Sarasota, Florida - Jury selection proceedings took place today in the case of a North Port mother. Denise Amber Lee was found murdered after a 911 caller said she saw someone struggling in the back seat of a car.
Jury selection could take some time in the first degree murder trial of Michael King.
Click here to read blog updates from Isabel Mascarenas today, who is reporting from the courthouse.
Hundreds of people are in the pool of potential jurors, and because of the attention this case has gotten, many of those people may be dismissed because they already know a lot about it.
Jurors also need to be okay with the idea that they may recommend Michael King be put to death if he's convicted.
It was January 17, 2008, three hours after Denise Amber Lee's husband reported her missing. North Port police were searching her neighborhood. And officers in Sarasota and Charlotte counties were looking for a dark green Camaro that may have been involved.
A call came in to 911 from a driver, Jane Kowalski, who was stopped next to a Camaro at a red light on the county line.
Someone in the car next to her "kept banging on the window," she told the dispatcher. She went on to say the person was "screaming... like 'get me out of here' screaming."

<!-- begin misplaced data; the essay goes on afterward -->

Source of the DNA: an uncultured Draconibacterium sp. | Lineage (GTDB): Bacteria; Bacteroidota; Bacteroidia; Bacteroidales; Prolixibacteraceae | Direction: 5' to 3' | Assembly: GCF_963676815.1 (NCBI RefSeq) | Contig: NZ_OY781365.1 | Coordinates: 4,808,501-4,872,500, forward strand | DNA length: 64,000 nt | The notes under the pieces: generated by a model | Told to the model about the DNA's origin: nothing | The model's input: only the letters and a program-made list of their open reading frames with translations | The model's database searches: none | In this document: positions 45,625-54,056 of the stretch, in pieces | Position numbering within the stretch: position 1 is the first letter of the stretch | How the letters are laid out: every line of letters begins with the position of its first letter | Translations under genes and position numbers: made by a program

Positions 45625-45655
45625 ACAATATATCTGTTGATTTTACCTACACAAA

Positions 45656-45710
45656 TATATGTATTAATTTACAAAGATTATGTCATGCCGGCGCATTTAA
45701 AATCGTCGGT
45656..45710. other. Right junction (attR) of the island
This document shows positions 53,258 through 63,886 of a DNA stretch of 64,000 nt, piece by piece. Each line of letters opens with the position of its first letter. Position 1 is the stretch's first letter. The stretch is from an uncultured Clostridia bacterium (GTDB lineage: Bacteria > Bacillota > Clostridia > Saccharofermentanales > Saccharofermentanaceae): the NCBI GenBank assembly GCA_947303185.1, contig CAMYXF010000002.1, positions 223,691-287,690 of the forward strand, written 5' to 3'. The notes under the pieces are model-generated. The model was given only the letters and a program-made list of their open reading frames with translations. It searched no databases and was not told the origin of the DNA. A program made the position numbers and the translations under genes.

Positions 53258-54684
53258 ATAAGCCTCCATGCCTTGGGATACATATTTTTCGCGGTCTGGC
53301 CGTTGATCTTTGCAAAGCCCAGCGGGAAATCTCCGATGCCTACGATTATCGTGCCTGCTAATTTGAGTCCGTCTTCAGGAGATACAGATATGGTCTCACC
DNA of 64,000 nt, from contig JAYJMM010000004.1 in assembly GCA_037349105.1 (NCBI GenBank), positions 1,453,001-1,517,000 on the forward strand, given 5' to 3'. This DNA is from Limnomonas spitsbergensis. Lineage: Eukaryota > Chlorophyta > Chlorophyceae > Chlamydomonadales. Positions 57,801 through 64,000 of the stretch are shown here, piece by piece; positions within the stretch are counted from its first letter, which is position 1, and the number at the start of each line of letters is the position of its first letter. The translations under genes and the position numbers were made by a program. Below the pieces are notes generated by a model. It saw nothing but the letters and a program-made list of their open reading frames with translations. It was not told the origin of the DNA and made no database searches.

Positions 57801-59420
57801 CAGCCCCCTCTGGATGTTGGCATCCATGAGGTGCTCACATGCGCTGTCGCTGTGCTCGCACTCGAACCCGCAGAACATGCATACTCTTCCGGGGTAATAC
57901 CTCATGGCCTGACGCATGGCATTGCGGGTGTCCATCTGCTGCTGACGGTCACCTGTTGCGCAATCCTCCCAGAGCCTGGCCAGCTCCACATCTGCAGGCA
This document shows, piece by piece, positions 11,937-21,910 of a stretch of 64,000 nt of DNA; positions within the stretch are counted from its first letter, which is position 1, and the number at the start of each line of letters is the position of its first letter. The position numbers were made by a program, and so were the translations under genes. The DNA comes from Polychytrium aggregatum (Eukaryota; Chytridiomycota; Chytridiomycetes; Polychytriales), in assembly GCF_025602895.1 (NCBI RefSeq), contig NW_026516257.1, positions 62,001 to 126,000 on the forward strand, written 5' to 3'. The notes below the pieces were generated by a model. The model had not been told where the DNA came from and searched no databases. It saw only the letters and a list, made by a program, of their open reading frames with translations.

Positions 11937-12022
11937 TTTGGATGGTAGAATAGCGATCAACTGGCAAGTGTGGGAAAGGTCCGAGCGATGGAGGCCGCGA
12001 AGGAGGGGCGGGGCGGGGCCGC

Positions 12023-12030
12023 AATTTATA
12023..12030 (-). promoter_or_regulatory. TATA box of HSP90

Kowalski even followed the Camaro until it turned onto Toledo Blade Boulevard, and told dispatchers its location. At a memorial earlier this year, she told 10 Connects, "I knew something was wrong. You know when you have a gut instinct, make the call. Better to be safe than sorry.
But Kowalski's information never made it to deputies out on the street. An internal affairs report says it was considered urgent, but somehow slipped through the cracks.
Later that night, a state trooper spotted the Camaro on Toledo Blade Boulevard, and stopped Michael King. Police say he was soaking wet from the waist down and a wet shovel was in his car.
Searchers later found Lee's body, buried in a swamp in southern Sarasota County.
The jury will be allowed to see that green Camaro in person during this trial. They'll also be able to learn about the bodily fluids that were found in the car. Defense attorneys did not want that fluid evidence to be permitted.
The defense had also argued against allowing jurors to hear the 911 calls in the case. But the judge has decided to allow them, including a call Denise Lee made while she was missing, where she pleads with someone to let her go.
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Grayson Kamm, 10 Connects